Regular readers know that the alternative is to adopt the Swedish Model and require the banks to recognize upfront the losses on the excess public and private debt in the financial system.
When banks do their fair share, the real economy is relieved of the burden of servicing this debt. This frees up capital to be reinvested in growing the real economy.
A top official with China's sovereign wealth fund has issued a blunt warning that the latest unrest across the eurozone shows austerity has stretched the public's tolerance "to breaking point".
Jin Liqun, chair of the supervisory board of the $480bn (£300bn) China Investment Corporation (CIC), ... has been extremely critical of Europe's handling of the debt crisis, warning that authorities have taken a piecemeal approach and suggesting Greece should be given more time to work off its debt. ...
Speaking at a forum in Beijing on Friday he repeated his warning that governments had spent unsustainably in the past.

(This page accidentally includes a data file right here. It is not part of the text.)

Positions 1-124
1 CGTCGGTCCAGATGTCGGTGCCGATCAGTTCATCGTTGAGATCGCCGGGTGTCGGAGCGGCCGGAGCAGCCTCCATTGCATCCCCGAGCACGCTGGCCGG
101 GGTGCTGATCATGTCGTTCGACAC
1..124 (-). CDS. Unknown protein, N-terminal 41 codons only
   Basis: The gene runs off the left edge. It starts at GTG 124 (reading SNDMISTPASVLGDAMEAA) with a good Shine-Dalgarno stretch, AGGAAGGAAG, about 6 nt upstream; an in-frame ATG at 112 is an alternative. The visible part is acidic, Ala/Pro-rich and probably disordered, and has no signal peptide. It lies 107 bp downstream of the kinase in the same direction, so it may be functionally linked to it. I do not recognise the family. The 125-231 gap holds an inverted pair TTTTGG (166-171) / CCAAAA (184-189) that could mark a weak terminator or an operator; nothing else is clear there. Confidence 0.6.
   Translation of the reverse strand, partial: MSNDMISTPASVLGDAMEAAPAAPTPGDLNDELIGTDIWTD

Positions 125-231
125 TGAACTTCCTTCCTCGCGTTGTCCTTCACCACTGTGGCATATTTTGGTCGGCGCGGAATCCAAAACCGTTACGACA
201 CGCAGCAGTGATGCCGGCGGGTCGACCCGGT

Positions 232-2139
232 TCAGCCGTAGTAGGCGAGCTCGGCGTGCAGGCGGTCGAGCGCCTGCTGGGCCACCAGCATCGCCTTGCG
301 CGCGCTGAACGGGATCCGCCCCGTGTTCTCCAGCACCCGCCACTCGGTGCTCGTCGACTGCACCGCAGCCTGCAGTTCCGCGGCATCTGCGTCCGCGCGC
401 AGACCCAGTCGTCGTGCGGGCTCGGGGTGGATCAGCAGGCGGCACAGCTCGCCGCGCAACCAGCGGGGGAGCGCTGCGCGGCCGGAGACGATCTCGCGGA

But he went on to warn that Europe was now seeing social and political unrest across several states.
"One commonality is that unions are now involved in organised protests; demonstrations and strikes. It smacks of the solidarity movement witnessed in the 1930s," he said.
"The general public's tolerance of austerity has been stretched to breaking point."...
He went on: "The eurozone needs to strike a proper balance between austerity and growth. Austerity without growth is a cul de sac."Requiring the banks to absorb the losses allows growth in the real economy to resume. This growth allows some level of austerity to be pursued.